To get this reply back inline with your original questions: we've talked about treating drinking water here but you may want to consider also the exposure to your skin and respiratory system that occurs while bathing, including showers. Chemicals in you water may volatilize or aerosolize in the shower and enter your lungs or simply be absorbed through your skin.
Oiy. As a member of a community that has gone through the entire change curve around this topic I would encourage everyone not to over react if/when they become impacted. There was a very interesting study released not long after the "Love Canal" incident many decades ago that showed in some cases the stress created by the media and the "wondering" was in many cases more damaging to the potentially impacted residents than the actual chemicals in their water and around their homes.

We freaked out about showering initially too. If you're not dying within a month of directly drinking the water, you'll likely never die via inhalation in the shower or a good soak in your hot tub....this is where we've ended up :)

Get an under sink filter setup so you can sleep better at night...and definitely drink more beer, less water.
 
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Socratic Monologue

Burning Hunk
Dec 2, 2009
194
WI
FWIW I would take wiki articles with a grain of salt. Many of these compounds are not yet regulated and not particularly well known. If you search the NSF database you'll find recommended filter media for Dioxins. Dioxins are a family, you won't find "dioxin" listed on a chemical list for filter effectiveness, Tetrachlorodibenzo-p is the most common bad guy out there from the Dioxin family.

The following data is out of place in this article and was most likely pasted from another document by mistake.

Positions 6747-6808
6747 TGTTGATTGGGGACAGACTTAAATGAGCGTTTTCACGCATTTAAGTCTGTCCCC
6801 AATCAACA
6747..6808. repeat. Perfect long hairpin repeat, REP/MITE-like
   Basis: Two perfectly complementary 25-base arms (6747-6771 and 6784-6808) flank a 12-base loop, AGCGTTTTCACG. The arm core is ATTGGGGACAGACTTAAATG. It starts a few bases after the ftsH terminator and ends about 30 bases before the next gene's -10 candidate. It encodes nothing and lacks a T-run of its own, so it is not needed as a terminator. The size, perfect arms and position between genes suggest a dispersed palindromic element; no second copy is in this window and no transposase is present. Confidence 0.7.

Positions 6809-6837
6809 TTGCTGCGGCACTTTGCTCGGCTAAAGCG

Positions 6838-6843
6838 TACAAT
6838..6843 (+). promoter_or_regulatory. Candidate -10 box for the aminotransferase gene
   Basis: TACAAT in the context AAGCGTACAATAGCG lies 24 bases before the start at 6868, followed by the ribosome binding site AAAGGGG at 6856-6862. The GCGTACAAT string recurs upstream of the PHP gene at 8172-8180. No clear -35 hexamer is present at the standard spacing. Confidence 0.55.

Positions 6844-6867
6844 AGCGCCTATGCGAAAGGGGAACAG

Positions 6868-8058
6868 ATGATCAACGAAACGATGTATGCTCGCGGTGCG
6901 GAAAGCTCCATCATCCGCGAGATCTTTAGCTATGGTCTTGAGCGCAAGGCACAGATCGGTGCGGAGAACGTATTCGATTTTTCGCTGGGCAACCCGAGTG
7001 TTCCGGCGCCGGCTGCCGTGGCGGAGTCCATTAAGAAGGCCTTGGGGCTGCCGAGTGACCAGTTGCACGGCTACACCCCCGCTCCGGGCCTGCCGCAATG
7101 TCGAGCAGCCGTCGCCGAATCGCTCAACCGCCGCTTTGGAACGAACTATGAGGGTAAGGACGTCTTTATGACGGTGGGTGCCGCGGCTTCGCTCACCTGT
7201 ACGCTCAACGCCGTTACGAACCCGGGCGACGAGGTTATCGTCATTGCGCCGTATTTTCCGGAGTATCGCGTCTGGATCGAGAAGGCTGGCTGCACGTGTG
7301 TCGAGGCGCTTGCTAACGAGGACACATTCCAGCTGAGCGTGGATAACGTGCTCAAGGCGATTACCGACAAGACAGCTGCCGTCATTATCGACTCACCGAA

Almost all RO filters you'll buy, including the one linked above, will have one or more stages of GAC included in the filter. The most important aspect of GAC is "dwell time" when it comes to many of these chemicals. It's why I have 1,000lbs of GAC in my basement. It's also why RO filters, in this application, are intentionally slow to recover.

And I have no idea what Dioxane is :)
I only cited the wiki page to point out that the OP is talking about dioxane, and much of the ensuing discussion switched to dioxin. If a person doubted any of the wiki entry, they could confirm it using the source citations, of which there are at least one for every substantive claim made. Maybe this comparison is more clear:
They are clearly quite different molecules, regardless of the similarity in names. If what the OP is dealing with is dioxane, nothing about dioxin is going to be relevant.

Dioxane is apparently pretty well understood, but yes, largely unregulated:
 

peakbagger

Minister of Fire
Jul 11, 2008
5,523
Northern NH
BTW if you have radon in your water supply, the granulated activated carbon removes it and then at some point become radioactive waste. Radon is entirely natural as well as arsenic which is problem in some areas. Its not just man made stuff.